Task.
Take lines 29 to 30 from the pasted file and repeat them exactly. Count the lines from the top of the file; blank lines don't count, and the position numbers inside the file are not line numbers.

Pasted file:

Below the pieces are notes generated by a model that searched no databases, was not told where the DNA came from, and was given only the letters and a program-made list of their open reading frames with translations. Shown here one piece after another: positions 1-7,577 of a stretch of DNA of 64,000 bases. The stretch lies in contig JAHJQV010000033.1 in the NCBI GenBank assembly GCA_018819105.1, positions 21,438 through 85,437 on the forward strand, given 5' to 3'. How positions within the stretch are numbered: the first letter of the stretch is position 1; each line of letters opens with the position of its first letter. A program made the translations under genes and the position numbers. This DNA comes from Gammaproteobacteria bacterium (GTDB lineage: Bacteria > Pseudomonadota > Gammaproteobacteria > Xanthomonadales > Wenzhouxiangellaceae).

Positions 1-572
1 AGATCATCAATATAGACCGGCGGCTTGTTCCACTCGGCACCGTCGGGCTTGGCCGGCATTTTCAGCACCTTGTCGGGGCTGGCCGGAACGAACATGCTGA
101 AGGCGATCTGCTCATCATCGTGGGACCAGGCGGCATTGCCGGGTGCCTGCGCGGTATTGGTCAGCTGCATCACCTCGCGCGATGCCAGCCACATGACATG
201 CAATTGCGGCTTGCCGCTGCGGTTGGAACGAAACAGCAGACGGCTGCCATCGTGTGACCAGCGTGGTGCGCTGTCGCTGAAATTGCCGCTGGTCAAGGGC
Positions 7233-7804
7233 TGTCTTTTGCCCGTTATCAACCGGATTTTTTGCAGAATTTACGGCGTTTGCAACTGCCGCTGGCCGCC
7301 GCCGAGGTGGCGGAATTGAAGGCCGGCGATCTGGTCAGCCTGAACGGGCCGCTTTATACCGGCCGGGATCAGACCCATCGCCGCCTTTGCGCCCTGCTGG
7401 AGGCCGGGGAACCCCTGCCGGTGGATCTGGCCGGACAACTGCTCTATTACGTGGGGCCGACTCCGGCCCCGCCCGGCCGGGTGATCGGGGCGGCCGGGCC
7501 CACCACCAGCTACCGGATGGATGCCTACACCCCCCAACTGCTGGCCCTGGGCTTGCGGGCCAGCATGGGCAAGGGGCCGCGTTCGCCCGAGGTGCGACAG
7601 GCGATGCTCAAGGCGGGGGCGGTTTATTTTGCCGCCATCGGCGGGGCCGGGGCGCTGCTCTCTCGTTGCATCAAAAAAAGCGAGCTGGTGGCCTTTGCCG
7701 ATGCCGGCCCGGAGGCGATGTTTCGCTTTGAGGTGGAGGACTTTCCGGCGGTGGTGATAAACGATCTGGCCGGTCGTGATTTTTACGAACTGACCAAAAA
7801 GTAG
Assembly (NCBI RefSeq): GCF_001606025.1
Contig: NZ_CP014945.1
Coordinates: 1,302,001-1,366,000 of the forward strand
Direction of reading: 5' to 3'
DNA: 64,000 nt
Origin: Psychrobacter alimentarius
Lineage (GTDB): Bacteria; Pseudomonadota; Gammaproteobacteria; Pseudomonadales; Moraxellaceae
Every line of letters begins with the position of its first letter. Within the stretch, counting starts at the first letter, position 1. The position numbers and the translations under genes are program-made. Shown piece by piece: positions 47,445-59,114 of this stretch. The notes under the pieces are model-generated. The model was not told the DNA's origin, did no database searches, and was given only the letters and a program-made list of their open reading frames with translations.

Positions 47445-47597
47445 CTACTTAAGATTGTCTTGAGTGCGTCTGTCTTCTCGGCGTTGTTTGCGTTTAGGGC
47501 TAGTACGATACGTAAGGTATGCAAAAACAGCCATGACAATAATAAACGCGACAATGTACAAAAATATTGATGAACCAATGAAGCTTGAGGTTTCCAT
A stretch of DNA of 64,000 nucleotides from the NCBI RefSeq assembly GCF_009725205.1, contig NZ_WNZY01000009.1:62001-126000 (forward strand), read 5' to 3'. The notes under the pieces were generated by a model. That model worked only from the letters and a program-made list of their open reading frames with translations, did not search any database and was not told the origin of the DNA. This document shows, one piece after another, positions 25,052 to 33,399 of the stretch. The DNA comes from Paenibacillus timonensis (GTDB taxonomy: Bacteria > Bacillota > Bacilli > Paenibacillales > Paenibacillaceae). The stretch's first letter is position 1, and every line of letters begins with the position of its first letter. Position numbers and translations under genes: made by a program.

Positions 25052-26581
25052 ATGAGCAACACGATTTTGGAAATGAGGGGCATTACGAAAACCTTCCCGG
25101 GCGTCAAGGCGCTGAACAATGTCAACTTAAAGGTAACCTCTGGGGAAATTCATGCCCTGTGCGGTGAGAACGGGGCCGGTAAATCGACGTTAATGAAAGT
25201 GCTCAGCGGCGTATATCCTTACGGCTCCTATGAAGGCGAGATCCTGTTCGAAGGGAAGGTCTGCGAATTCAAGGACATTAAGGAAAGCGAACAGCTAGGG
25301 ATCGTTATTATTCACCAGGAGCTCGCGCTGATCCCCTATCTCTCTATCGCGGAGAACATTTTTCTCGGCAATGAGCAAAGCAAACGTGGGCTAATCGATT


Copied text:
25201 GCTCAGCGGCGTATATCCTTACGGCTCCTATGAAGGCGAGATCCTGTTCGAAGGGAAGGTCTGCGAATTCAAGGACATTAAGGAAAGCGAACAGCTAGGG
25301 ATCGTTATTATTCACCAGGAGCTCGCGCTGATCCCCTATCTCTCTATCGCGGAGAACATTTTTCTCGGCAATGAGCAAAGCAAACGTGGGCTAATCGATT